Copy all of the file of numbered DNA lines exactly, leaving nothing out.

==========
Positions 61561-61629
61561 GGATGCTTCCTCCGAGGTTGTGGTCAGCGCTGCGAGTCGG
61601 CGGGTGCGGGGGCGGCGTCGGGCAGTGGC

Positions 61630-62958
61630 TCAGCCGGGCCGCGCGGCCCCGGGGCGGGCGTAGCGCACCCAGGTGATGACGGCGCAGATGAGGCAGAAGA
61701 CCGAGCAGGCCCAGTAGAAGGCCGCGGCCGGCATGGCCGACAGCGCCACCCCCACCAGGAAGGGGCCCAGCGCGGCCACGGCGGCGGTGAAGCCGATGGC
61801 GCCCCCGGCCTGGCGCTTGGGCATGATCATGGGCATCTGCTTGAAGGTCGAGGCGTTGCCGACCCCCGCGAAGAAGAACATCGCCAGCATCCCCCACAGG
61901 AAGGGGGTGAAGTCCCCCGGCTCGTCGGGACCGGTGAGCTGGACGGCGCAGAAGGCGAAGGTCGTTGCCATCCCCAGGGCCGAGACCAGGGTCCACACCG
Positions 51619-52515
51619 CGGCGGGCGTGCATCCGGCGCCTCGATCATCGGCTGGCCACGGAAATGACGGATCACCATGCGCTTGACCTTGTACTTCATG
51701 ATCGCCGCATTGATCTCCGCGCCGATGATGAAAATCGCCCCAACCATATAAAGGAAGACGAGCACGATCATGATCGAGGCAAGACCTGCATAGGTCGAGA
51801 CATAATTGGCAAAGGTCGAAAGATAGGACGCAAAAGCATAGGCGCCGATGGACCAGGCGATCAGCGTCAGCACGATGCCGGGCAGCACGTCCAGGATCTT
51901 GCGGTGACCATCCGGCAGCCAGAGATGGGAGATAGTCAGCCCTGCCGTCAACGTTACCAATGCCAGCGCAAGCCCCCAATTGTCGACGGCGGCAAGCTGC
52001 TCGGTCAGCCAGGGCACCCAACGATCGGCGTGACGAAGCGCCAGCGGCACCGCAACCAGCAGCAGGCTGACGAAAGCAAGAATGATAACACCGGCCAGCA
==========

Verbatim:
Positions 61561-61629
61561 GGATGCTTCCTCCGAGGTTGTGGTCAGCGCTGCGAGTCGG
61601 CGGGTGCGGGGGCGGCGTCGGGCAGTGGC

Positions 61630-62958
61630 TCAGCCGGGCCGCGCGGCCCCGGGGCGGGCGTAGCGCACCCAGGTGATGACGGCGCAGATGAGGCAGAAGA
61701 CCGAGCAGGCCCAGTAGAAGGCCGCGGCCGGCATGGCCGACAGCGCCACCCCCACCAGGAAGGGGCCCAGCGCGGCCACGGCGGCGGTGAAGCCGATGGC
61801 GCCCCCGGCCTGGCGCTTGGGCATGATCATGGGCATCTGCTTGAAGGTCGAGGCGTTGCCGACCCCCGCGAAGAAGAACATCGCCAGCATCCCCCACAGG
61901 AAGGGGGTGAAGTCCCCCGGCTCGTCGGGACCGGTGAGCTGGACGGCGCAGAAGGCGAAGGTCGTTGCCATCCCCAGGGCCGAGACCAGGGTCCACACCG
Positions 51619-52515
51619 CGGCGGGCGTGCATCCGGCGCCTCGATCATCGGCTGGCCACGGAAATGACGGATCACCATGCGCTTGACCTTGTACTTCATG
51701 ATCGCCGCATTGATCTCCGCGCCGATGATGAAAATCGCCCCAACCATATAAAGGAAGACGAGCACGATCATGATCGAGGCAAGACCTGCATAGGTCGAGA
51801 CATAATTGGCAAAGGTCGAAAGATAGGACGCAAAAGCATAGGCGCCGATGGACCAGGCGATCAGCGTCAGCACGATGCCGGGCAGCACGTCCAGGATCTT
51901 GCGGTGACCATCCGGCAGCCAGAGATGGGAGATAGTCAGCCCTGCCGTCAACGTTACCAATGCCAGCGCAAGCCCCCAATTGTCGACGGCGGCAAGCTGC
52001 TCGGTCAGCCAGGGCACCCAACGATCGGCGTGACGAAGCGCCAGCGGCACCGCAACCAGCAGCAGGCTGACGAAAGCAAGAATGATAACACCGGCCAGCA